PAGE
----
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A board-certified internist and fellowship-trained nephrologist, Dr. Tan is currently medical director of the Adult Kidney and Pancreas Transplant Program at Stanford Health Care. She is a professor of medicine at Stanford University in the Department of Medicine, Division of Nephrology, where she has been a faculty member since 2000.Dr. Tan’s clinical work and research focuses on frailty and access to kidney transplants. She led the creation and use of the Transplant and Readiness Assessment Clinic at Stanford Health Care. Through this clinic, Dr. Tan provides transplant opportunities for aging patients or those with complex medical conditions that may otherwise encounter barriers to transplant. This work led to dramatic increases in transplant volumes while maintaining excellent clinical outcomes.Dr. Tan has published research in numerous academic journals. Her studies in living donor physiology have led to better education and improved counseling in donor selection and follow-up, while her investigation of aging kidneys has led to wider and more judicious use of older donor organs for transplantation. She is the associate editor of the American Journal of Transplantation and kidney transplant section editor for UpToDate®, a leading online clinical decision support tool.Dr. Tan received her bachelor and master of science degrees in biomedical engineering from Johns Hopkins University. She received her medical and doctor of philosophy degrees from the University of Rochester School of Medicine and Dentistry in Rochester, New York. She then completed her residency and fellowship at Beth Israel Deaconess Medical Center, a teaching affiliate of Harvard Medical School. She is a fellow of the American Society of Transplantation and served on committees and advisory boards including the American Society of Transplantation and American Society of Nephrology.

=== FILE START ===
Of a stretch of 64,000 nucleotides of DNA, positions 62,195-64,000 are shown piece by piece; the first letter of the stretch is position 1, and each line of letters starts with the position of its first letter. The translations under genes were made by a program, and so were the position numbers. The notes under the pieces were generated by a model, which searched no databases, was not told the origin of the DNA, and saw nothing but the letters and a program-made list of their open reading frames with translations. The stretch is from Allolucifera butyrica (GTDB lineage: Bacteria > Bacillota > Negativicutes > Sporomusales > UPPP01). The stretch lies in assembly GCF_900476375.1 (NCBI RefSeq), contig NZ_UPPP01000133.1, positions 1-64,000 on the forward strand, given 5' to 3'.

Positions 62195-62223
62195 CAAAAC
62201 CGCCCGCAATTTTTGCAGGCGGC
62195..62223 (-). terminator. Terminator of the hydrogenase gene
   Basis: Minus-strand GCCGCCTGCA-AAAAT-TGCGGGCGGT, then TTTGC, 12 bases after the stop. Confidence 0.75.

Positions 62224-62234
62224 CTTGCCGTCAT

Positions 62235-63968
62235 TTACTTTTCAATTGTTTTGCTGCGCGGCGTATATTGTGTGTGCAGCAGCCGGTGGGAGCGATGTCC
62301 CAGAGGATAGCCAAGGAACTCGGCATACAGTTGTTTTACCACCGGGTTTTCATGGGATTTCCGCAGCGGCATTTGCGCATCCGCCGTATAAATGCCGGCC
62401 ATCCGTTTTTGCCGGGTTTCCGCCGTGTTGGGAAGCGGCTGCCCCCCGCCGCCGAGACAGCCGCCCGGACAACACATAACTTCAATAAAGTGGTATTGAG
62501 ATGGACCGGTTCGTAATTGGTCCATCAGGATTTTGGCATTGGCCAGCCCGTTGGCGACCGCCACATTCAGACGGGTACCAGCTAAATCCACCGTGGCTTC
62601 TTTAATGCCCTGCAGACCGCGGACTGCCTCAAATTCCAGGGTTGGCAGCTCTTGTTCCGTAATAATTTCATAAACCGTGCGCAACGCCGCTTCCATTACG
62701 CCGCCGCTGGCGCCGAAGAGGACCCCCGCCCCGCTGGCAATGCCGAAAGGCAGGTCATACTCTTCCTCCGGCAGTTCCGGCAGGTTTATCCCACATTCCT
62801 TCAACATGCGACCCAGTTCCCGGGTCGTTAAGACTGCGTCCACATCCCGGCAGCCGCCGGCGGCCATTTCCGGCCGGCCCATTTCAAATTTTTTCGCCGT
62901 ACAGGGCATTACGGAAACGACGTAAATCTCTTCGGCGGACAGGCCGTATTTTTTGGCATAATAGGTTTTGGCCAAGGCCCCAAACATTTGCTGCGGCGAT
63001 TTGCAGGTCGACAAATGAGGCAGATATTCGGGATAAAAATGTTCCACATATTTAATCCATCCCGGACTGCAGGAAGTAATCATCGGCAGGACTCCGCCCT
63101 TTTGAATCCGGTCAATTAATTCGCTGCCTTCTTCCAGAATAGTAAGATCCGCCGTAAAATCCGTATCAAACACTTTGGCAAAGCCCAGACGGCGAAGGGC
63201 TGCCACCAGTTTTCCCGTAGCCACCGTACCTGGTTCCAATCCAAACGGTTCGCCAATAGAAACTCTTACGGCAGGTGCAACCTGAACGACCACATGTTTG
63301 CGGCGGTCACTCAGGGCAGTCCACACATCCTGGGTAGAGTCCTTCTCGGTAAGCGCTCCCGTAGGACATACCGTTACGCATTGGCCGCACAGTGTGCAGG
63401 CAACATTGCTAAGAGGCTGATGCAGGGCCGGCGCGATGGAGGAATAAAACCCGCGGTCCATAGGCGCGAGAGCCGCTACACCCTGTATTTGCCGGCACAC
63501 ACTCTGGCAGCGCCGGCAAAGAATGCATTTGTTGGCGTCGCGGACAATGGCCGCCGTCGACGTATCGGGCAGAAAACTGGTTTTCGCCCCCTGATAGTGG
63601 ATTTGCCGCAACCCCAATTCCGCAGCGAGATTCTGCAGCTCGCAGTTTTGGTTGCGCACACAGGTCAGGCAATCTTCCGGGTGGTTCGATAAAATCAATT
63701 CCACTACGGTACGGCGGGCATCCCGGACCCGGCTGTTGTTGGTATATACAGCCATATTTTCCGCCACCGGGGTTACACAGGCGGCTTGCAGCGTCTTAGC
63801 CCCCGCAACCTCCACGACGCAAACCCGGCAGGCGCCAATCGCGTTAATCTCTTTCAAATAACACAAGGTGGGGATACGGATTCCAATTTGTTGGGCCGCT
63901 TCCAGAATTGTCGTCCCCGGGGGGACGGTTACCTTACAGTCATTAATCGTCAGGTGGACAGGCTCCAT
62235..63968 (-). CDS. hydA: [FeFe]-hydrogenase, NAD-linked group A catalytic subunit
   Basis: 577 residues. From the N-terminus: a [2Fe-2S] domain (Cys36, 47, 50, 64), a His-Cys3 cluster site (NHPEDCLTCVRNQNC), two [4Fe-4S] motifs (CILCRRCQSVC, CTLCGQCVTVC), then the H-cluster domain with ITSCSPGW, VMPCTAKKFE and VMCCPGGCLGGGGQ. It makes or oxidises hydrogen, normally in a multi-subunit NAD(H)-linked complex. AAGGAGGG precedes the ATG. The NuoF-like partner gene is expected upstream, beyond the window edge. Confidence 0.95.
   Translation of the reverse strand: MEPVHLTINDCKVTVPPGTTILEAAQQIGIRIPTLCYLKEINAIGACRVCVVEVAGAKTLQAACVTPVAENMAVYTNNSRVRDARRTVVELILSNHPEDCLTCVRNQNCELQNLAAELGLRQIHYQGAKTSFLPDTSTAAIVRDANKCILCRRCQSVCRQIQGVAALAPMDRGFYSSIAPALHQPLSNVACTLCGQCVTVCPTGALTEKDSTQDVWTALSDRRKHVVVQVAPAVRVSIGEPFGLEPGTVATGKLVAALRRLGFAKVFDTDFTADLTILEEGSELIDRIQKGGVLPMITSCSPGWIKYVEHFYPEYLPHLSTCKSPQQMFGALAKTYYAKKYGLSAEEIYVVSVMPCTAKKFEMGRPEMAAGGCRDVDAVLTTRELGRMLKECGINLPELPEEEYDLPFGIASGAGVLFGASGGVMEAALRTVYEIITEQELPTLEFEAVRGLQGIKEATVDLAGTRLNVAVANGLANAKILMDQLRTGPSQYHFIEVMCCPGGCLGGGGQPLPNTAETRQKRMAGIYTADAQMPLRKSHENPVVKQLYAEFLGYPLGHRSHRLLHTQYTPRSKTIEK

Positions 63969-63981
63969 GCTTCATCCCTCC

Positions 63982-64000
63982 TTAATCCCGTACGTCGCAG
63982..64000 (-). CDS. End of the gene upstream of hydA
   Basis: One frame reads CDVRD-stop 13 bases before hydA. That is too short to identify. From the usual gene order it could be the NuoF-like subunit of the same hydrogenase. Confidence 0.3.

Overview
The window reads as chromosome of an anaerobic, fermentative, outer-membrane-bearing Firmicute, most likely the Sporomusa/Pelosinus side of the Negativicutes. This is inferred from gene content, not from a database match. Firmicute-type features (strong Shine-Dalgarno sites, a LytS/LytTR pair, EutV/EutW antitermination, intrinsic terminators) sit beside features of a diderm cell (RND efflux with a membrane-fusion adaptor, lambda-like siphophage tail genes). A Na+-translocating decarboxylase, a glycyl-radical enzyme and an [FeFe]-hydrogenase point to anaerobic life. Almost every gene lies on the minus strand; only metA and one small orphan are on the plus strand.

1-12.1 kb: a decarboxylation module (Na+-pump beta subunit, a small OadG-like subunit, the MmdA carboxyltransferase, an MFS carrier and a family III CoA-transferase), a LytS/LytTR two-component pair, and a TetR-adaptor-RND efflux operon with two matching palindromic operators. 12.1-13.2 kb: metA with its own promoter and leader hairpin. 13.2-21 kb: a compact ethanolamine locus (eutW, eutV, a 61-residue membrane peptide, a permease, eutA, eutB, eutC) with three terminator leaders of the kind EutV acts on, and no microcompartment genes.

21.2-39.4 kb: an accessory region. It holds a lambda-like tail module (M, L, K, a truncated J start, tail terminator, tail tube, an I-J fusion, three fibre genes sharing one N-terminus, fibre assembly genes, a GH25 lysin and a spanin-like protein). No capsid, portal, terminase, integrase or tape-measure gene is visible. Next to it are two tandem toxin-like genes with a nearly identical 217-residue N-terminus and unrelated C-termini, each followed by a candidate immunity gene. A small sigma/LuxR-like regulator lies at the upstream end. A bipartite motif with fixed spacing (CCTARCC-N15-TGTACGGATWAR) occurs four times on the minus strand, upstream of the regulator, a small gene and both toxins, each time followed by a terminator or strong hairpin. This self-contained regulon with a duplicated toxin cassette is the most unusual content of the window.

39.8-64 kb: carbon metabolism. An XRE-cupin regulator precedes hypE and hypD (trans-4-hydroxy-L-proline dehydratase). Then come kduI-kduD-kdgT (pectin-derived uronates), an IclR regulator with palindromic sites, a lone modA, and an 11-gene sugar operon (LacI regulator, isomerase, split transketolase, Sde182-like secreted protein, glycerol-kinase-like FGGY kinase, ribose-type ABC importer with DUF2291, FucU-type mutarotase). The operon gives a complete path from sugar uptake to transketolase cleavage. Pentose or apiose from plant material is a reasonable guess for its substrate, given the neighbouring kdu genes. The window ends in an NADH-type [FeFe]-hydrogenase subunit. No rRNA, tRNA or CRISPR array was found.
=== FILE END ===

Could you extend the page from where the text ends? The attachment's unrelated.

My research relates to issues pertaining to clinical kidney transplantation. We have ongoing studies on the following topics.1. Renal senescence and kidney transplant, and chronic allograft nephropathy.2. Living donor safety and response to uninephrectomy.3. Biomarkers for post-transplant monitoring.
Immunosuppression Impact on the Metabolic Control of Kidney Transplant With Pre-Existing Type 2 Diabetes (DM)
Protocol Title: Randomized open label study comparing the metabolic control of first Kidney
Transplant recipients with Type 2 Diabetes Mellitus (DM) receiving either Prograf or Neoral
as part of a ATG induction, prednisone free and blood monitored Cellcept immunosuppressive
PURPOSE This is a single center medical research study to analyze post-transplant kidney
recipients with pre-existing type 2 diabetes managed according to the recommended American
Diabetes Association (ADA) guidelines. Prograf (Tac) and Neoral (CSA) are the two main
medications to prevent rejection after transplantation. However, they may contribute to
poorer diabetes control. The purpose of the study is to compare the effects of Prograf and
Neoral on the control of Diabetes after kidney transplantation. In addition, all participants
in this study will receive Thymoglobulin (anti-lymphocyte globulin) at the time of
transplantation instead of long term prednisone (steroids).
Stanford is currently not accepting patients for this trial.
For more information, please contact Stephan Busque, MD, 650-498-6189.
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